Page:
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Q: Which shows the correct way to convert 5 ounces to pounds￼￼￼￼?

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An ounce is a unit of mass, while a millilitre is a unit of capacity. Therefore, the two units are incompatible. A compatible unit of measure for ounces would be grams or pounds, while a compatible unit of measure for millilitres would be fluid ounces. Answer: If you're cooking, 7 oz is just a bit over 207 ml. (My measuring cup shows both, but there are websites that will convert for you. See attached link.)

reactants-----> products

The specific gravity of olive varies. Most research shows it to be between 0.915 and 0.918. Using the median (0.9165) of that spread will show that one gallon of olive oil weighs about 7.64 pounds per gallon or 7.64 pounds per 128 fluid ounces. This is found by multiplying the specific gravity of the oil (0.9165) by the weight of one gallon of water. Water weighs 8.34 pounds per gallon. Now a simple proportional setup will do the rest. Solving for x in the following problem will reveal the number of fluid ounces in one pound of olive oil: 7.64/128 = 1/x 7.64x = 128 x = about 16.75 Therefore, we can say that 16.75 fluid ounces of olive oil weighs about one pound.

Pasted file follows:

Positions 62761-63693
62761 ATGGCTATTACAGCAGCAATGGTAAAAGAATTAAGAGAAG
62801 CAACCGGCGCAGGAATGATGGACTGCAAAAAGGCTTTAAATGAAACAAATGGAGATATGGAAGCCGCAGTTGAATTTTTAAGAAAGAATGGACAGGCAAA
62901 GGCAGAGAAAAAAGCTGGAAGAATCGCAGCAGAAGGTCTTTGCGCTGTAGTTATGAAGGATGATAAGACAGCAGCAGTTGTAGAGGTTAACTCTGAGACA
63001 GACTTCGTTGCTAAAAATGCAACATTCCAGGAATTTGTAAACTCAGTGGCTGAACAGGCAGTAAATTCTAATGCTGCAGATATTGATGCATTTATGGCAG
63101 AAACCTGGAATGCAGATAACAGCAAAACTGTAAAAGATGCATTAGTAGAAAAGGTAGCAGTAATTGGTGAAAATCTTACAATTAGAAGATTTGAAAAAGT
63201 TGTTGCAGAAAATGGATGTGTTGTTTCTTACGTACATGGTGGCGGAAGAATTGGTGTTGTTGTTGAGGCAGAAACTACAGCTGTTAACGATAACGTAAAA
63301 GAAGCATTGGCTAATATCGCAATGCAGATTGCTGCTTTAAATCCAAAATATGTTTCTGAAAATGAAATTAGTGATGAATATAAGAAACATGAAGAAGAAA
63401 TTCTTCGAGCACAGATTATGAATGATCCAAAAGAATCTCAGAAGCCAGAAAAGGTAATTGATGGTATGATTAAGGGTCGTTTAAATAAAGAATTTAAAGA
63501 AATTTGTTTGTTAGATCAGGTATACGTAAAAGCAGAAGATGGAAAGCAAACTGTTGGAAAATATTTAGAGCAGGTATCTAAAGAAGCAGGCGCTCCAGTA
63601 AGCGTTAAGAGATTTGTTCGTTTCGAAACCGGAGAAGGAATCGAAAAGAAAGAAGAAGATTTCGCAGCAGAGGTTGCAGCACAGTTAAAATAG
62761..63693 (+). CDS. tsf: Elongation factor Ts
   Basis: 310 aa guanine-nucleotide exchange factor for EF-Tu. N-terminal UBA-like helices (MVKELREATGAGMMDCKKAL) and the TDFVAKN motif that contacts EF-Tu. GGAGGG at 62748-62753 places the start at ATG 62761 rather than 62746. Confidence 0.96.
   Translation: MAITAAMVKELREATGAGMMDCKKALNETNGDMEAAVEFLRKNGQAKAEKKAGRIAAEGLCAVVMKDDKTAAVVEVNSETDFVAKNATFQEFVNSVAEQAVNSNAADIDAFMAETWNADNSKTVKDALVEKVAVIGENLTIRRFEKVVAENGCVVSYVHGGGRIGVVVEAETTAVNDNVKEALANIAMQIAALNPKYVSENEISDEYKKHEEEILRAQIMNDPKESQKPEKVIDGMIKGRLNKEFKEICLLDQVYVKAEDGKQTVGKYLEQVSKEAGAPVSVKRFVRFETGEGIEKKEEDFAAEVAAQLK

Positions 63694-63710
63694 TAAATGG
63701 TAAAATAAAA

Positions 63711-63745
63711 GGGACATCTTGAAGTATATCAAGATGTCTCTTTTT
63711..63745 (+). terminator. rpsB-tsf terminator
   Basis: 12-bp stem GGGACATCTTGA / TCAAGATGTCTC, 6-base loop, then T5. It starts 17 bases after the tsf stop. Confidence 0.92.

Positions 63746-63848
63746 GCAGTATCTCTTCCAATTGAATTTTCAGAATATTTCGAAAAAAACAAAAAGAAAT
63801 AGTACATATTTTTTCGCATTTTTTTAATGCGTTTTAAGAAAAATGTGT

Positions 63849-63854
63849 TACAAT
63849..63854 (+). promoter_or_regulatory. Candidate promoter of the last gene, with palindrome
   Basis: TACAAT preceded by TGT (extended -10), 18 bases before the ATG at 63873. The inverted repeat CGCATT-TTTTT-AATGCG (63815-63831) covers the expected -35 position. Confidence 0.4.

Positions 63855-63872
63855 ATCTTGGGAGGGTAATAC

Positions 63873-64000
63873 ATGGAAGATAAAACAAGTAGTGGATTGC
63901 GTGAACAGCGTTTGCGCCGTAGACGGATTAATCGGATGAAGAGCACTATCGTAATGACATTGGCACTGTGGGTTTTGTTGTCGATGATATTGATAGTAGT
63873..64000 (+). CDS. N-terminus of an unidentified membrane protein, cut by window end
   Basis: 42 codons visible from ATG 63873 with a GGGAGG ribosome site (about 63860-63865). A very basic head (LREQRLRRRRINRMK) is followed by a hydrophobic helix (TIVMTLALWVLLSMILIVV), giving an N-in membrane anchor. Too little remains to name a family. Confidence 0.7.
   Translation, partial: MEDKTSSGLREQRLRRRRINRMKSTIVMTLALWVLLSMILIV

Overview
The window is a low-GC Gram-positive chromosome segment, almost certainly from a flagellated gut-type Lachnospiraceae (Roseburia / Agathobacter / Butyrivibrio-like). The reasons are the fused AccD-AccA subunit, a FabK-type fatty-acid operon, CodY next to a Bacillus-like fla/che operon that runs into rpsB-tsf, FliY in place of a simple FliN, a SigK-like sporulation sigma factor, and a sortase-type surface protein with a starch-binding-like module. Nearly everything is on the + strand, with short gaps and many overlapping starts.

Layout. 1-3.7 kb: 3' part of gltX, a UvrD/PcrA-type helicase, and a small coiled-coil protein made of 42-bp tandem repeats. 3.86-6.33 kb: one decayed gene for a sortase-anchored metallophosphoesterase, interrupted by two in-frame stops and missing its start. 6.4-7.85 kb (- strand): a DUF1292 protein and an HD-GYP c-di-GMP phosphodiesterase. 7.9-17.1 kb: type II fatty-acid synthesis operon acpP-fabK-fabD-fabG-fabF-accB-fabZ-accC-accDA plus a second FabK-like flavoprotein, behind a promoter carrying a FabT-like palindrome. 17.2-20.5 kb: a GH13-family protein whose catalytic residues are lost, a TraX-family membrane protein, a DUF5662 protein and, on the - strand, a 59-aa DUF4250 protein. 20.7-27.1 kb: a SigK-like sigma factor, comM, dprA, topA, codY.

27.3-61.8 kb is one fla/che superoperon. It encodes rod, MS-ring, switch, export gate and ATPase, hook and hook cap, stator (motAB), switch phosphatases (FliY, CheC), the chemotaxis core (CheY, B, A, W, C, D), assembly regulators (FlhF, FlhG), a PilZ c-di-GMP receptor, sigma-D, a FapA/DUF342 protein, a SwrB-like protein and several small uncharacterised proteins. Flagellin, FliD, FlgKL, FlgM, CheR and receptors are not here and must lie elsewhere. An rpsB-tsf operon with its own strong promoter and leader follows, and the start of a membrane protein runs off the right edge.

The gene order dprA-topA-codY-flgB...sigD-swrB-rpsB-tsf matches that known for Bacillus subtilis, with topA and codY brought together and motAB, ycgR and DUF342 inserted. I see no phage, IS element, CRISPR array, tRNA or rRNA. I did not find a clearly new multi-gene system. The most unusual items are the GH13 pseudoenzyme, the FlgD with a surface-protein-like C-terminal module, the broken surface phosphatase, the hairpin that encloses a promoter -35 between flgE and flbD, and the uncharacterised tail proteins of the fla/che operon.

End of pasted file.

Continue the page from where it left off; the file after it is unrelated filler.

um.........b or d

Reactants-->Products

Nothing on the list of choices you sent with the question shows that.

yes

The correct spelling is "exhibits" (shows, displays).

celltissueorganA+

a balanced equation shows the correct proportion and mole/grams of the reactants involved....

Cells → tissues → organs → systems

Yes. You can also say "shows proficiency in"

a dot

gentlemen's

32,000

6.65÷ 10 × 100 = 66.5%The above calculation shows how to convert a CGPA of 6.65 out of 10 to a percentage.

6 foot 2 420 pounds

It depends how much you weigh for example 156-4 pounds equals 152 pounds= 69kg (rounded off)

The prediction will be highly probable if the experiment shows the explanation is correct.

Because it Works?

Yes, if the defendant says and shows he/she is guilty.

That is the correct spelling of shower (bath) or shower (one who shows).

13x(x+3x)

The correct answer is: The ball-and-stick model.

al//though